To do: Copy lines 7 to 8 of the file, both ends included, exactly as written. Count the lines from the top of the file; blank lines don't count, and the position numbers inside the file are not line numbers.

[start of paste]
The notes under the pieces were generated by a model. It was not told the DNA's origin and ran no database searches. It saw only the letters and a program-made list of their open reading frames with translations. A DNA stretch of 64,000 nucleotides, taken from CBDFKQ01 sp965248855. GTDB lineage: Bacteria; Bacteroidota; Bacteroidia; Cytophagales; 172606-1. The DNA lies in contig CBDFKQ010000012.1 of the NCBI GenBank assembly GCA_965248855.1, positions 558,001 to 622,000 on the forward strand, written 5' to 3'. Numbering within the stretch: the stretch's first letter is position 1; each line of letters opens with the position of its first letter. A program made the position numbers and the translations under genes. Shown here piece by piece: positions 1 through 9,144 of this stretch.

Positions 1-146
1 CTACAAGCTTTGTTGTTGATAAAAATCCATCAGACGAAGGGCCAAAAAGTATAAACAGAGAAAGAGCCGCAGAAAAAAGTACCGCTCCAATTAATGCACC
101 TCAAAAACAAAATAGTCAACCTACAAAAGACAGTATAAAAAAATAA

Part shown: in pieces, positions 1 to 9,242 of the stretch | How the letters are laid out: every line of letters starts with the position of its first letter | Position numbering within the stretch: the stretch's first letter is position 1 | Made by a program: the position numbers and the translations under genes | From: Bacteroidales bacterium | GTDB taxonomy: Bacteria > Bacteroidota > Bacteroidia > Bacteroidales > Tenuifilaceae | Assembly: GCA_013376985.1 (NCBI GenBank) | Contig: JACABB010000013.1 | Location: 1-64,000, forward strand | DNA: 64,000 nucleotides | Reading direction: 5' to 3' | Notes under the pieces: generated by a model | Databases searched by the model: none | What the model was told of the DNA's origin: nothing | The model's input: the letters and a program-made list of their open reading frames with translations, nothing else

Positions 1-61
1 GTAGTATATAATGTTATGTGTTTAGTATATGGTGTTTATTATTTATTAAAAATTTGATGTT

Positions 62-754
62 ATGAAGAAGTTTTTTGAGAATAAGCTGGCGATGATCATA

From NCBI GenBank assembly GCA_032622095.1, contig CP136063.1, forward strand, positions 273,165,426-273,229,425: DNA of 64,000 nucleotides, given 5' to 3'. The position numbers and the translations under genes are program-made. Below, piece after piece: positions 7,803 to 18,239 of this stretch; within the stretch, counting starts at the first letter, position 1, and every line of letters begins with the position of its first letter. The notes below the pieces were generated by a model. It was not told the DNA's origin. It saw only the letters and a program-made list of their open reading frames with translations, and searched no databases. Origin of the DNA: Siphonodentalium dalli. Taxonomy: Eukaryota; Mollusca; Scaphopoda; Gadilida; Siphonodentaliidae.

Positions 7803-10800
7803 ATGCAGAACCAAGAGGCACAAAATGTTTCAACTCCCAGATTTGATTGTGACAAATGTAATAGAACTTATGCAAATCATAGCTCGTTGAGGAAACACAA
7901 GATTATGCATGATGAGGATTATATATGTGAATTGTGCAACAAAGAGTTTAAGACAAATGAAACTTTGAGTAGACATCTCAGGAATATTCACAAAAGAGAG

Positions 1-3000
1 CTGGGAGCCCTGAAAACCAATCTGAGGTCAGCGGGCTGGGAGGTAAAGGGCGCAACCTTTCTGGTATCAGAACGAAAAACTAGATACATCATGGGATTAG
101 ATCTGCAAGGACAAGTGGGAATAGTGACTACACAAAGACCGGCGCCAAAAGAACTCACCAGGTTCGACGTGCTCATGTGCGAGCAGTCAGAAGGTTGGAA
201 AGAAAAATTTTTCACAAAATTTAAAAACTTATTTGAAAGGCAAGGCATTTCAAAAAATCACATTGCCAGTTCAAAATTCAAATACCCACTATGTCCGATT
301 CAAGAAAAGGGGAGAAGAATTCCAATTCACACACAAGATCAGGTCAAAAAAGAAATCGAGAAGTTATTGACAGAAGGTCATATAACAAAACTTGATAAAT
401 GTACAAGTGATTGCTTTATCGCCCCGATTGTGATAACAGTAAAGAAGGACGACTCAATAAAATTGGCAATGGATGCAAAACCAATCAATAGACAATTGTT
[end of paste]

1 GTAGTATATAATGTTATGTGTTTAGTATATGGTGTTTATTATTTATTAAAAATTTGATGTT

Positions 62-754